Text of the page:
What can someone do with my IP address?

Jeff Russell

Last updated on July 4th, 2023 at 12:26 pm

For third parties, access to the user’s IP address represents valuable information. Moreover, the ‘scale’ of IP use can vary from minor inconvenience for a user or several users to full-scale cyber attacks, including at the state level.

The IP address reveals your real location, and any site you send connection requests to or visit will see and read your IP address. Content providers may use your IP address to apply geo-blocking to you, which is a content restriction that essentially prevents you from accessing a web page or site content unless the site services are located in your country. For example, services like Netflix or Hulu prevent people from watching American content from other countries.

Advertisers track you online and spam you with ads they think you might be interested in. Typically, advertisers use tracking pixels, but they also use your IP address. With it, they can show you ads based on location, so the ads will be in your native language.

Online Ads and Personally Identifiable Information (PII)

While browsing online, you may be sharing more information than you realize. Online ads and other web services can gather data through your public IP address. This data, often termed as personally identifiable information (PII), can include details like your physical location. The aggregation of such information can be exploited by marketers to bombard you with targeted ads or, in worst-case scenarios, may lead to identity theft. Knowing your online identity through your IP address and physical location, criminals can execute phishing scams and other malicious activities with more precision.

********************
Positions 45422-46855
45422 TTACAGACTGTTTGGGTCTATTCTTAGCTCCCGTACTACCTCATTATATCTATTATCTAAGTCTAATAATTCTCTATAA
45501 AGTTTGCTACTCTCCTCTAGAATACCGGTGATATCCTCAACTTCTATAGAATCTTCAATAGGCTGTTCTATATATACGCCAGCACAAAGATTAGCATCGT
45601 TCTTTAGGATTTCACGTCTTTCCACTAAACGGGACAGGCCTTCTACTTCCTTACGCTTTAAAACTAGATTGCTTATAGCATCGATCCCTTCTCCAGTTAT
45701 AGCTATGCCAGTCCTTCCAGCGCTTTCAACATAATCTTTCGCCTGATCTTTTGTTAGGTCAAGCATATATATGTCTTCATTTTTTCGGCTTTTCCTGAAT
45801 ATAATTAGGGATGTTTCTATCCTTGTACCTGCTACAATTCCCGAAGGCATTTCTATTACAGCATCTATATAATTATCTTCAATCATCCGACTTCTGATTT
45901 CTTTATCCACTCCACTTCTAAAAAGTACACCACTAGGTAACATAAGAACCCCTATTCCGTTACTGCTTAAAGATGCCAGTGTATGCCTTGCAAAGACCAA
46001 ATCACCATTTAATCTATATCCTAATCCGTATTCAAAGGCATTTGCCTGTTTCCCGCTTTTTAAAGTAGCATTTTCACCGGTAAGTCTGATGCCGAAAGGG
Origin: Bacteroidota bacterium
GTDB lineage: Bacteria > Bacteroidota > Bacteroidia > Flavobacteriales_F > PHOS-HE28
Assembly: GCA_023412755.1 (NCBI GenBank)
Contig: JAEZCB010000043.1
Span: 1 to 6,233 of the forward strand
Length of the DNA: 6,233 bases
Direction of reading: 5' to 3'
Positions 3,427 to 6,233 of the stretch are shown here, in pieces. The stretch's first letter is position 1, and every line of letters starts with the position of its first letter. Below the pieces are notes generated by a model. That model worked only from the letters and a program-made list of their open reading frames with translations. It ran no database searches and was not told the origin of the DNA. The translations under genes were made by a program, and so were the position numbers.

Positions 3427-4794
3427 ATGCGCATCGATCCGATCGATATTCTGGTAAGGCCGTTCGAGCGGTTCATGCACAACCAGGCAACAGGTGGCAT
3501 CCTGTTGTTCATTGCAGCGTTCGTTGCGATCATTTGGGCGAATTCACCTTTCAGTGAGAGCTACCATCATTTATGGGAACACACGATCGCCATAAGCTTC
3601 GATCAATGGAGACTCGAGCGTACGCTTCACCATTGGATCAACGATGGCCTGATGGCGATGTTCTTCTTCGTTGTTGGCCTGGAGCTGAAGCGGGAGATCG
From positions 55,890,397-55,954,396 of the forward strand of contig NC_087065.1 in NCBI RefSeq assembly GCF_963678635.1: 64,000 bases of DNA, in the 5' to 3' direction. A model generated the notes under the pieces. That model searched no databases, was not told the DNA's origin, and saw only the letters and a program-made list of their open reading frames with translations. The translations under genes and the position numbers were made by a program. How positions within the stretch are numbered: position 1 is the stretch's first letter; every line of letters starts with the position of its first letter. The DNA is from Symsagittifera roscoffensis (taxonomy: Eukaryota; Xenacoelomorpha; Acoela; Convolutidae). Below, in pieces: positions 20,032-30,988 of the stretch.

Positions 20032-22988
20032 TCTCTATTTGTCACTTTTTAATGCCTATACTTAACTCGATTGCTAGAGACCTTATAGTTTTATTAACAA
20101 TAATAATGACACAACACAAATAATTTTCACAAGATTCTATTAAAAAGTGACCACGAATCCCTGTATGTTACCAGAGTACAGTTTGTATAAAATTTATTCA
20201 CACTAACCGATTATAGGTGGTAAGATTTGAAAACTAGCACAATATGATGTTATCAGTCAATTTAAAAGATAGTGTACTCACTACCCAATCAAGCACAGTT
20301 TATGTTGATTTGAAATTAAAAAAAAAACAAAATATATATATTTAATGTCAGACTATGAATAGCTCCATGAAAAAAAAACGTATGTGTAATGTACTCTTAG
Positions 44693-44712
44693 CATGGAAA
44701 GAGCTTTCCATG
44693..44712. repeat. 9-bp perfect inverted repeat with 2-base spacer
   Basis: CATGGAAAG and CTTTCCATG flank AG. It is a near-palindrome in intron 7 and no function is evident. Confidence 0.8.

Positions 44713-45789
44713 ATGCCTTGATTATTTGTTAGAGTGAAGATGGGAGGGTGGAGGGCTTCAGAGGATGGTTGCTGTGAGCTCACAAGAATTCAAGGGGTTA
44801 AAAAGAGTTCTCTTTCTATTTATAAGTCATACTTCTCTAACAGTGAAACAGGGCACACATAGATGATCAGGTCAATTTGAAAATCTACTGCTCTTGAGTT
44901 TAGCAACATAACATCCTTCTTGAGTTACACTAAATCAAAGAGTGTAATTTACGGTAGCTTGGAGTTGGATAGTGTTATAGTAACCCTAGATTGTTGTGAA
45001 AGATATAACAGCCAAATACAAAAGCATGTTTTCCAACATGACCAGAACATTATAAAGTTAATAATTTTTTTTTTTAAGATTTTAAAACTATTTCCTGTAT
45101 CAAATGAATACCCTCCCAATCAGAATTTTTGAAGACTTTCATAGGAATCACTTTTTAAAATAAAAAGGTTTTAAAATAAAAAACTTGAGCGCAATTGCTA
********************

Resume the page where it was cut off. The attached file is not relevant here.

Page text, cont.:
However, in addition to these, in fact, legal options for using the user’s IP address, there is also a danger from hackers. Some hackers may harvest IP addresses and sell them on the dark web for profit. Naturally, the cybercriminal is selling more than just your IP address. The address itself is worth almost nothing. Instead, they compile an entire database containing user data that they have managed to steal from various websites, and this data also includes your IP address. This cannot be taken lightly. If someone buys your own IP address on the dark web, it is clearly not out of good intentions. They will either try to use it to impersonate you, get personal information about you, or use it for fraudulent purposes.

If a cybercriminal is skilled enough, using the IP address, he can find out what your ISP (Internet Service Provider) is and use phishing and scam attacks against them, which will reveal your personal data. Persistent enough cyberstalkers may try to use your IP address to track your online activities, which will allow them to find more personal information about you.

Hackers can use a TCP/IP vulnerability to intercept the activities of their victims using their IP addresses. Thus, an IP address can provide hackers with information about open and vulnerable TCP ports on a computer. Typically, an attacker does this by automatically scanning IP addresses. In this way, he can manipulate information packets to inject spyware into the victim’s computer and steal personal credentials.